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But independence is far from the only loss. Student-run papers provide a learning laboratory that it is extremely difficult to properly run when professors are in charge. When these newsrooms are at their best, students learn to be reporters, editors, graphic designers, and business managers—all in a space where it’s okay to make the mistakes that are necessary for learning. In real newsrooms, reporters have to sell their stories to editors—they do not receive automatic publication because a professor assigned them a story in class. Student newspapers can and should function in the same way: Reporters should pitch stories and learn to work with editors who may disagree with them—editors who might even be wrong. And students should also learn to be editors. They should be given the authority to make hard choices about which stories work best for their outlet. And now that entry-level jobs at local newsrooms are dwindling, this experience is even more crucial. Students will fail, and they will fail a lot, but this failure is necessary. As the College Media Advisers’s code of ethics demands, “There should never be an instance where an adviser maximizes quality by minimizing learning.”

So what can you do as supporters of the student press?

  • Assume that your student newspaper is failing. Even if it seems healthy from the outside, revenue is always a problem, and as we discovered, a century-old institution could be on the verge of permanent closure before you know it. Don’t wait for it to run a “Save the Newspaper” campaign. Give money and support, and ask leadership how they are doing and what they need to be sustainable long-term. A few thousand dollars a year could be the difference.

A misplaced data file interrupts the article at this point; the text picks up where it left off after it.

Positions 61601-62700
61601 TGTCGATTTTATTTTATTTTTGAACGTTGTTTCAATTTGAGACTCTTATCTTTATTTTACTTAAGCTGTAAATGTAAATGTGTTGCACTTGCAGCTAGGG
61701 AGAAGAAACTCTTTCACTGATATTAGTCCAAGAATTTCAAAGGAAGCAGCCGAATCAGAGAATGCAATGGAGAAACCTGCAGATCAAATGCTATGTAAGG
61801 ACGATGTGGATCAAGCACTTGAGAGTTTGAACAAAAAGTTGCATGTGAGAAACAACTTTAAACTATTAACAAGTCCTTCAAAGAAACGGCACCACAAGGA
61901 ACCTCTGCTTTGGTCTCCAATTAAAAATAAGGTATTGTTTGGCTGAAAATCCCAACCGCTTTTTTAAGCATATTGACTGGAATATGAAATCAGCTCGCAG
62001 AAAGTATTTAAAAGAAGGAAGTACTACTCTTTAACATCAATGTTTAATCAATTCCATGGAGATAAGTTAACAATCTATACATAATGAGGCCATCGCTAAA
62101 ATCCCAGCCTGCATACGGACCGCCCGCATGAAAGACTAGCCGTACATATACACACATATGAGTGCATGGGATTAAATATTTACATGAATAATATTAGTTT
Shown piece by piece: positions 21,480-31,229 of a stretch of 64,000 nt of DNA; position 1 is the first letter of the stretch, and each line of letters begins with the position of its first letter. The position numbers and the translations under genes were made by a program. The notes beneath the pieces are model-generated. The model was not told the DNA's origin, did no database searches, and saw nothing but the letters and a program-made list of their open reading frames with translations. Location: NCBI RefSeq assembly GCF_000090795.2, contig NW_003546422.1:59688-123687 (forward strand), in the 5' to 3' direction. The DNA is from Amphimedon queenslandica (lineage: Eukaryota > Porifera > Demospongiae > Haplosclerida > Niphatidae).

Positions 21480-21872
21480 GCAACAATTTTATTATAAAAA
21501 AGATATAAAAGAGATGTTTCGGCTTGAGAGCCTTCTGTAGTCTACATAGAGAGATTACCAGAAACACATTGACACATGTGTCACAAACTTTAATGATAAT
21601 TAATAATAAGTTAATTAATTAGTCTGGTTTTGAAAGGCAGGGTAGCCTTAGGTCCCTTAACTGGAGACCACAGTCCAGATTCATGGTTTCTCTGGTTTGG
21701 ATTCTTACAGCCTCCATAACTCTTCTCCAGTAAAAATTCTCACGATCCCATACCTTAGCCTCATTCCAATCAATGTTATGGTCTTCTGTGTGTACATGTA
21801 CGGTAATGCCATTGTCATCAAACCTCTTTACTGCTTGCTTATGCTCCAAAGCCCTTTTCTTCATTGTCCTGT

• Connect with current students at the paper. Follow them on Twitter and promote their work. Congratulate them when they do well, and when they break a big news story, brag about it. Help them make connections to the professional world. Use your platform.
  • Ask how you can help. You have a ton to offer student media operations, and journalism types can be a bristly, independent sort who are often bad at asking for that kind of help. Can you run a workshop or a pre-semester bootcamp? Skype into a newsroom meeting? Volunteer to review student portfolios and packages before they go to awards competitions or apply for jobs? Serve as a student mentor?